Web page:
A Lot or a Little?
What you will—and won't—find in this game.
Deals with war themes (somewhat heavy-handedly), including honor, camaraderie, sacrifice, and respecting the dead. The strongest threads focus on trusting your friends and doing what's right.
Positive Role Models
Each soldier has his or her own flaws of varying severity -- one rebels against authority while another robs bodies of dead soldiers. Most of these issues are addressed by other characters, helping them to learn from their mistakes. Most main characters are reluctant to engage in violence, do so only because they feel a duty to protect country, family, friends, values. Male and female soldiers are given equal status, ability on the battlefield, though some men have lecherous qualities. Some women also refuse to wear practical uniforms, opting for dresses and short skirts instead.
Ease of Play
It will likely take players unfamiliar with the series a bit of time to get used to the strategy required. Movement, attacking are pretty straightforward, and tutorials on dozens of subjects can be accessed when needed. Two difficulty levels allow players to tailor the challenge of combat: "Normal" difficulty is for average players, and "Easy" makes it surprisingly hard to lose.
Violence & Scariness
Players engage in third-person turn-based combat using weapons inspired by World War II, including rifles, grenades, rocket launchers, and tanks. Characters react physically and call out in pain when struck, and are permanently removed from the player's squad if they die. Blood effects are limited to stains on clothes and occasional splashes in non-interactive narrative sequences.
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Sex, Romance & Nudity
No sex scenes, but characters sometimes discuss sexual activity in raunchy detail, clearly alluding to sexual subjects -- such as ejaculation -- via lewd metaphors and double entendres.
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No sex scenes, but characters sometimes discuss sexual activity in raunchy detail, clearly alluding to sexual subjects -- such as ejaculation -- via lewd metaphors and double entendres. "S--t" used in dialogue frequently.
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Products & Purchases
Latest chapter in popular strategy franchise.
Drinking, Drugs & Smoking
Characters reference alcohol, and one's clearly portrayed as drunk. Cigarettes appear.
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Parents Need to Know
Parents need to know that Valkyria Chronicles 4 is a turn-based strategy game for the PlayStation 4, Xbox One, Nintendo Switch, and Windows PCs. The game has a fantasy story and a setting reminiscent of World War II. The player's squad is part of a besieged allied force defending its member nations from an evil invading empire. Players control individual characters by moving them around the battlefield and selecting actions for them to perform, such as attacking with a rifle or fixing a tank with a repair kit. Characters react physically and cry out in pain when hit, but there's no blood or gore, save the occasional bit of stained clothing in non-interactive story scenes. The heroes are an even mix of men and women, all equal on the battlefield, though certain male soldiers sometimes act lewdly, and some women fit absurd gender stereotypes -- refusing to wear practical clothing for combat, for example. Story scenes include soldiers who smoke and drink, as well as several lewd conversations referencing sex, though the act itself is never shown. Dialogue also includes frequent profanity, including the word "s--t," but it stops short of stronger language.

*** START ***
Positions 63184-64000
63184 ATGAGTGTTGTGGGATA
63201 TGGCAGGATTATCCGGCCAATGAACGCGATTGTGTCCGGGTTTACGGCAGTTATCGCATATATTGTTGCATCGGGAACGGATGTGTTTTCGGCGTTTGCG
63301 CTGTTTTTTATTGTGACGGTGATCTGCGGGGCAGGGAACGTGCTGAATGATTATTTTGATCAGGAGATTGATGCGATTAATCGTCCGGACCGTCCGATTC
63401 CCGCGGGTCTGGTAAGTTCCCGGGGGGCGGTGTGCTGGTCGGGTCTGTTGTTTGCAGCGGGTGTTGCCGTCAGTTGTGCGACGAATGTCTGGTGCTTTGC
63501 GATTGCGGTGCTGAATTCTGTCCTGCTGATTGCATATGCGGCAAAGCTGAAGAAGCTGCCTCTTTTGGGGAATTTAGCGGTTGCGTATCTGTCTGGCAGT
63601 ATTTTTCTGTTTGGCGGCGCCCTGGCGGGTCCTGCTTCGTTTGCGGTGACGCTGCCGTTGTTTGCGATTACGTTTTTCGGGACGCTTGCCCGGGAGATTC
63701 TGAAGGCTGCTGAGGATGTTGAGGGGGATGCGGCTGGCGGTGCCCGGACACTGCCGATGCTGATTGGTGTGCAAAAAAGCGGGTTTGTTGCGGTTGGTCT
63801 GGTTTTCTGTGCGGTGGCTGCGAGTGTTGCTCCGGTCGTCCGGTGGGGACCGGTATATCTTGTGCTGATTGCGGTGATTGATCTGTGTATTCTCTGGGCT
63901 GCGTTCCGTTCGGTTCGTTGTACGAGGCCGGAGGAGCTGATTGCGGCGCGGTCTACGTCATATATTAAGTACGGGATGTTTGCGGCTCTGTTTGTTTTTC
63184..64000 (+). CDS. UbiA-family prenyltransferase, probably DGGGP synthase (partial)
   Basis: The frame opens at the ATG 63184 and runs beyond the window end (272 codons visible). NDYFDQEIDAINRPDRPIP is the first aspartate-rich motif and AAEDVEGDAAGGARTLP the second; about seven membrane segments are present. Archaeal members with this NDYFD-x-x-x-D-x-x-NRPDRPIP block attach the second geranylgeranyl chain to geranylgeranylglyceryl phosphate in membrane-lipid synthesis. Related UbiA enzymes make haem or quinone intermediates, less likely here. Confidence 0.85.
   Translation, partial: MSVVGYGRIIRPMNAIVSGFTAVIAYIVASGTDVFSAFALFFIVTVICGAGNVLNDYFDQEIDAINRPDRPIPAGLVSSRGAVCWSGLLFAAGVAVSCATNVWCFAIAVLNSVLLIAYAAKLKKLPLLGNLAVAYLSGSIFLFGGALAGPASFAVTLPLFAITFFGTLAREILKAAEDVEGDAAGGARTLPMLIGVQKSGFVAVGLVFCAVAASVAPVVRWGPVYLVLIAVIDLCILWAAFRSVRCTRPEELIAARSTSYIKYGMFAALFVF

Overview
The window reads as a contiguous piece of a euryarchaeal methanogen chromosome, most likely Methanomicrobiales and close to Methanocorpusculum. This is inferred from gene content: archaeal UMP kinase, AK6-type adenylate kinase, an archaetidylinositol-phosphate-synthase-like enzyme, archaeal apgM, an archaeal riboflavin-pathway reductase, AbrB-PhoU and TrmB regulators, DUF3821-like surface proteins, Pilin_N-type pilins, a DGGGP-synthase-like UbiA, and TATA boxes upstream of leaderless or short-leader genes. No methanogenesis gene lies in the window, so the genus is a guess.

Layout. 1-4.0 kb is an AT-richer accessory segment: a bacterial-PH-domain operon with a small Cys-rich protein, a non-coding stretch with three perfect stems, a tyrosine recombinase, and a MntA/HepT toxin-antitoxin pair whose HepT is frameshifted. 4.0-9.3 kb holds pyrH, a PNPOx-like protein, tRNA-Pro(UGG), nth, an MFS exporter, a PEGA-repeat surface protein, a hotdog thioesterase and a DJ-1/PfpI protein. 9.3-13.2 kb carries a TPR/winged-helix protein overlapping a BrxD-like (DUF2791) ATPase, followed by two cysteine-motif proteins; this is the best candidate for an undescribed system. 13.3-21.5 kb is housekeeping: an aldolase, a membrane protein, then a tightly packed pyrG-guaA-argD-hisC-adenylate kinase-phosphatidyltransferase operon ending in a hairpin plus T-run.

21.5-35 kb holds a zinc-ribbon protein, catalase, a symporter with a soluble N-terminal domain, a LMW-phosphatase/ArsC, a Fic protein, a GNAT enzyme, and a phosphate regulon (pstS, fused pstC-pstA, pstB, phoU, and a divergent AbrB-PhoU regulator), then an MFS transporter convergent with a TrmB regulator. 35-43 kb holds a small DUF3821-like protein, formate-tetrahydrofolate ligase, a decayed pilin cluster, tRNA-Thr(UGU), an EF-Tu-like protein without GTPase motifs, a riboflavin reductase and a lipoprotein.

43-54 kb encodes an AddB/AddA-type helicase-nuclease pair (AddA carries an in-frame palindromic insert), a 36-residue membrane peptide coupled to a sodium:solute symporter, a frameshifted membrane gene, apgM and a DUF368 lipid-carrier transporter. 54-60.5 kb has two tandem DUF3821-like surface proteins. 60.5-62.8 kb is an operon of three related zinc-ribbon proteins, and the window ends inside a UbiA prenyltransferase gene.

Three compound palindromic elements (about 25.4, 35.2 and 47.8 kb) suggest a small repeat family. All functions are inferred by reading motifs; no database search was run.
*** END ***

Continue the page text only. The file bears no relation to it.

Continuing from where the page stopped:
Is It Any Good?
This is an ideal game for fans of turn-based tactics or manga-style characters and storytelling, but it may prove off-putting for anyone else. Valkyria Chronicles 4's strategic combat makes it feel like you're playing multiple roles in a turn-based third-person shooter. The fun of combat comes in understanding how to put units with varying abilities to the best and most efficient use. That means taking out pillboxes with tanks and rocket launchers, anti-armor guns with mortars, and entrenched infantry with grenades and rifles. It's all wonderfully balanced and open-ended, with players typically able to call in the specific types of reinforcements they need when they need them. The threat of permadeath creates a bit of drama in fiercer battles, and while it'd be nice to be able to grow the strengths and abilities of individual characters, leveling up entire classes at once is a reasonable substitute. You'll still come to know and care about each separate trooper under your command.
What could trip up some Western players, though, are the lengthy story sequences. The dialogue and acting aren't terrible, but they're also not particularly clever or refined. Messages about why its wrong to, say, steal from the dead, land with all the subtlety of a sack of rocks. And these scenes typically aren't presented in full animation, but are composed of talking heads that pop up in little boxes, which makes it feel like a lightly animated manga. Spending 10 or 20 minutes wading through dialogue that made its point in the first 30 or 40 seconds can be a bit of a buzz kill. You can skip through it pretty quickly if you like, but a tighter, cleaner story would have been better, especially for those who simply want to get back to Valkyria Chronicles 4's terrific tactical action.
Did we miss something on diversity?
Research shows a connection between kids' healthy self-esteem and positive portrayals in media. That's why we've added a new "Diverse Representations" section to our reviews that will be rolling out on an ongoing basis. You can help us help kids by suggesting a diversity update.